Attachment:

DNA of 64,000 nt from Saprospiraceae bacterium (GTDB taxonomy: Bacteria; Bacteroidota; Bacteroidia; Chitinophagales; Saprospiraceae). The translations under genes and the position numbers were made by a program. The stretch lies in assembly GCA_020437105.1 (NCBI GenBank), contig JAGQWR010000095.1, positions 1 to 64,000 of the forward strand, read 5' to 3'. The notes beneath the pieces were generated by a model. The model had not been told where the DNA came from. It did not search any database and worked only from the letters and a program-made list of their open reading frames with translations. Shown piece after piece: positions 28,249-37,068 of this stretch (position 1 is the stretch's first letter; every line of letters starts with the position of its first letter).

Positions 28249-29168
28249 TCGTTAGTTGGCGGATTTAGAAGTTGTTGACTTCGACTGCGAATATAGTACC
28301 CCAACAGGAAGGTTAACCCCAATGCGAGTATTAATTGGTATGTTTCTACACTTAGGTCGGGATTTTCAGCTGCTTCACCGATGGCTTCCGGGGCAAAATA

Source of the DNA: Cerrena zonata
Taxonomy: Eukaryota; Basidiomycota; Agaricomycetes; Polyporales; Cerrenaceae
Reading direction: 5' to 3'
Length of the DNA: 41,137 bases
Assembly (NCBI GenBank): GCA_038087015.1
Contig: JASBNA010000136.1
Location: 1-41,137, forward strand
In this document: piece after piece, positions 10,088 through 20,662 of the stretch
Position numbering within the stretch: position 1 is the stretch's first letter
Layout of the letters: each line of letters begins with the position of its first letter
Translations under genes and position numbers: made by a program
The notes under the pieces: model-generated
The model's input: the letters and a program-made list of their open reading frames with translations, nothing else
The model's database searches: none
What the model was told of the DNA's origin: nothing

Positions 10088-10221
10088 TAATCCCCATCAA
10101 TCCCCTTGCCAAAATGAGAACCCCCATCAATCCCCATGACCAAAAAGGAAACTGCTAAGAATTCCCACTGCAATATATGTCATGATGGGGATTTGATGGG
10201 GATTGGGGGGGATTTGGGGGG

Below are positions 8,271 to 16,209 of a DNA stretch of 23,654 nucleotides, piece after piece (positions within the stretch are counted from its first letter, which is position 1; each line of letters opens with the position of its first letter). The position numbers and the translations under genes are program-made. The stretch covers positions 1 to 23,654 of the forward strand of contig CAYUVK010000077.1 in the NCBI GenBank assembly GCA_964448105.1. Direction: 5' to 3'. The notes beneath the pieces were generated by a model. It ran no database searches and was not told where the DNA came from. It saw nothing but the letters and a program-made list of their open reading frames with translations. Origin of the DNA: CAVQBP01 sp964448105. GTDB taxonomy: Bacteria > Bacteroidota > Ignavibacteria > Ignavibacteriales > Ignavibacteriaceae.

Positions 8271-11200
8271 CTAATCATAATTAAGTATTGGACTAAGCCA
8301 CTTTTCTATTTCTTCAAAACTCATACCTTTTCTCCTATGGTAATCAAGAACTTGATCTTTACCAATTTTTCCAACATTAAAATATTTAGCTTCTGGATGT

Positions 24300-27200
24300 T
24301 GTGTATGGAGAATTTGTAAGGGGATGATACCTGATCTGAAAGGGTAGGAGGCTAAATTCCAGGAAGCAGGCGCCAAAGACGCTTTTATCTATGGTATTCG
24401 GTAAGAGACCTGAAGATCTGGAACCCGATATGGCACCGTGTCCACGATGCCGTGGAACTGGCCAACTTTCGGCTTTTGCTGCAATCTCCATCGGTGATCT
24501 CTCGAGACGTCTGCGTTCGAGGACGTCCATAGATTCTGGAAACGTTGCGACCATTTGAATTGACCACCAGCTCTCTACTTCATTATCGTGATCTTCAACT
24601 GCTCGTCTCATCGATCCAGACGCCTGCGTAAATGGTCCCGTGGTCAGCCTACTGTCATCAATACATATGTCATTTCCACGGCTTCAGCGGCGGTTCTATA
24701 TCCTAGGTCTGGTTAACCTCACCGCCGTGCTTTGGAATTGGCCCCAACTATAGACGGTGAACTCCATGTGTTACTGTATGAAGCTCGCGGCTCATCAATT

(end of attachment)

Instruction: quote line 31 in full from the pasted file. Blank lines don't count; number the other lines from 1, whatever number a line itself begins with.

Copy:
24401 GTAAGAGACCTGAAGATCTGGAACCCGATATGGCACCGTGTCCACGATGCCGTGGAACTGGCCAACTTTCGGCTTTTGCTGCAATCTCCATCGGTGATCT